Herman Wouk's The Winds of War

Response To Literature--

How Should One Read A Book?

While reading Herman Wouk's classic tale, The Winds of War, I came
across several passages describing a young man's vision of Germany.
Although the author supplies me with his ideas, his desire and his
provocative details on how this young Major views Germany at the time of
the second world war, I still find myself wondering and questioning aspects
of the written text before me. Apart from being drawn from my sub-conscious
state to a more subtle and unconscious condition, several questions begin
to from within my mind. Have I ever seen Germany before? What were the
political conditions? What did the SS Stormtroopers look like? What did a
concentration camp reveal? By triggering these sensors and somewhat
emotional queries within me, the author has already caused a clockwork
cycle to commence which will enlighten my reading and eventually create
enjoyment and furthering interests with his novel. This is what Virginia
Woolf focuses her composition about and emphasizes so very clearly

After reading her essay, I came to grasp and understand her theory that
one is best not to accept advice from another on how to read literature,
since the best advice is no advice at all. Woolf expresses the conception
that when one begins to read literature he begins to enter different stages
of interpretation that will ultimately improve his pleasure and
satisfaction. It was obvious to me that I had in fact indulged in forms of
interpretation when reading literature, but it had never dawned on me until
reading Woolf's essay. Whenever I am subjected to something in literature
that is not fully comprehensive, I begin to engage in several different
forms of interpretation. The first stage would reflect much of the
philosophy composed in the essay 'Against Interpretation' whereas I, the
reader, would observe the content and then translate the form. Literature
induces the reader to use his experience and memories to comprehend what a
person, place or thing is and then interpret it. Th econd stage would
involve translating where one begins a comparison sequence trying to link
their past knowledge with the subject introduced by the author. It is this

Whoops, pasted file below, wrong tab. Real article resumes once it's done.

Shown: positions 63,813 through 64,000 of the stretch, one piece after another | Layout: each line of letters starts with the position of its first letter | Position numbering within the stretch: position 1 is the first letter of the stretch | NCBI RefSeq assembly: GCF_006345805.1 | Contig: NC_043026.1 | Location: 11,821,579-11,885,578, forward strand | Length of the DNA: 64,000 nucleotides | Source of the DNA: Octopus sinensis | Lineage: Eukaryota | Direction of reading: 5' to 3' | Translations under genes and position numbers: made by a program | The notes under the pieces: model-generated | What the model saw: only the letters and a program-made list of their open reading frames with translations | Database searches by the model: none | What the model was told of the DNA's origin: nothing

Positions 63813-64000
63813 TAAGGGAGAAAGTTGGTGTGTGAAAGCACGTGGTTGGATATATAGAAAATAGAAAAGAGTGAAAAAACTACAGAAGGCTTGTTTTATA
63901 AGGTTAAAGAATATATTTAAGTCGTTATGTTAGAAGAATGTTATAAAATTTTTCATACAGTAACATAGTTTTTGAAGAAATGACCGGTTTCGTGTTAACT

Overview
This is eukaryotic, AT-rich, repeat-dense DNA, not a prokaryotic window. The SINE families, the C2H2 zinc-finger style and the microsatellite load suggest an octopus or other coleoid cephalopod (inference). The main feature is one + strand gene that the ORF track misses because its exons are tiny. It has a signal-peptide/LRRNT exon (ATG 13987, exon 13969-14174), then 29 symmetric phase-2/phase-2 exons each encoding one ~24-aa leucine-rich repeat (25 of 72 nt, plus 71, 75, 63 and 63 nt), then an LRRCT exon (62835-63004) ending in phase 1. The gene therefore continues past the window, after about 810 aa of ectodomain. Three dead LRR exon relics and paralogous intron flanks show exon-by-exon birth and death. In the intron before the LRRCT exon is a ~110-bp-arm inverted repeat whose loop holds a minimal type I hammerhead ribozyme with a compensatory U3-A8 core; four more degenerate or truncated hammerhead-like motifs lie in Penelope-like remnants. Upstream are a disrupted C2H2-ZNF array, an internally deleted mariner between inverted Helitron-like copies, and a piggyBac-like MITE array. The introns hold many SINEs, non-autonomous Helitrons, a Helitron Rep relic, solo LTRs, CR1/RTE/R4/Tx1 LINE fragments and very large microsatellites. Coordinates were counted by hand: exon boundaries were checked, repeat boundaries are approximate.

comparison which creates a variation of ways in which every person reads or
understands literature. Therefore, each individual is different in respects
to forms of interpretation based on their past experiences and knowledge.
It can be true to say that every man is only made up of his memories. I
would therefore agree with Woolf's analogy that there is no greater gift
than that of literature. Somehow, I felt illuminated by obtaining an
insight from Woolf in respects to how man must remain a reader and not a
critic. Every person on this world develops, is raised and educated
differently and it is this difference that makes literature so enigmatic
and complex.

I often find myself so deeply absorbed into a novel that the world
constructed within my mind, through my unique form of interpretation, is so
terribly realistic I cannot stop reading the book. My entire being is
enthralled by the work of this particular author who, through his style and
form of writing, has managed to throw me into an abyss of subconscious
interpretation. Woolf stresses the importance of how each individual
creates different visions and reactions to literature that lead to a
conclusion brought upon their own methods of interpretation. Although my
own method of reading has not been altered after reading her essay, it
allows me to put the whole concept of literature into perspective and how
it affects me in life. I have begun contemplating the different
characteristics involved in creative writing and how every person who reads
literature will analyze it. After all, this is what Virginia Woolf was so
willing to express in her own literature on the rewards of readin book
without discriminating or creating standards for something that involves
freedom, imagination and judgement.